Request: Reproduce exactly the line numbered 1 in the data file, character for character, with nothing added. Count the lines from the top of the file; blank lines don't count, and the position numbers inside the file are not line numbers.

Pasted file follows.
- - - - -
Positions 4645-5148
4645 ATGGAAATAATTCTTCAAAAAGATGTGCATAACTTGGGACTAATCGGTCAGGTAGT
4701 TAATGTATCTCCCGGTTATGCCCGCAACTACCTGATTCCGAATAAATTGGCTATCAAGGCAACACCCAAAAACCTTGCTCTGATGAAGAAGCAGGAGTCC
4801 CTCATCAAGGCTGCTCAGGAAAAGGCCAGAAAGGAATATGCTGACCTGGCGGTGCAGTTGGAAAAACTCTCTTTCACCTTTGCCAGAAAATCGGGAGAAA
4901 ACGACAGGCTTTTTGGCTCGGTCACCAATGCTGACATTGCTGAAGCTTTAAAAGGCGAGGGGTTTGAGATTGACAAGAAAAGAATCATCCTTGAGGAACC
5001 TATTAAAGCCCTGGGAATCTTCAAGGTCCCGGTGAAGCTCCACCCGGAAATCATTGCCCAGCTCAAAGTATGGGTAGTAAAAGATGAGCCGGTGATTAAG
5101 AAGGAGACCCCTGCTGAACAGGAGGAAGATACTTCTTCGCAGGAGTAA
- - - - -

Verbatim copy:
Positions 4645-5148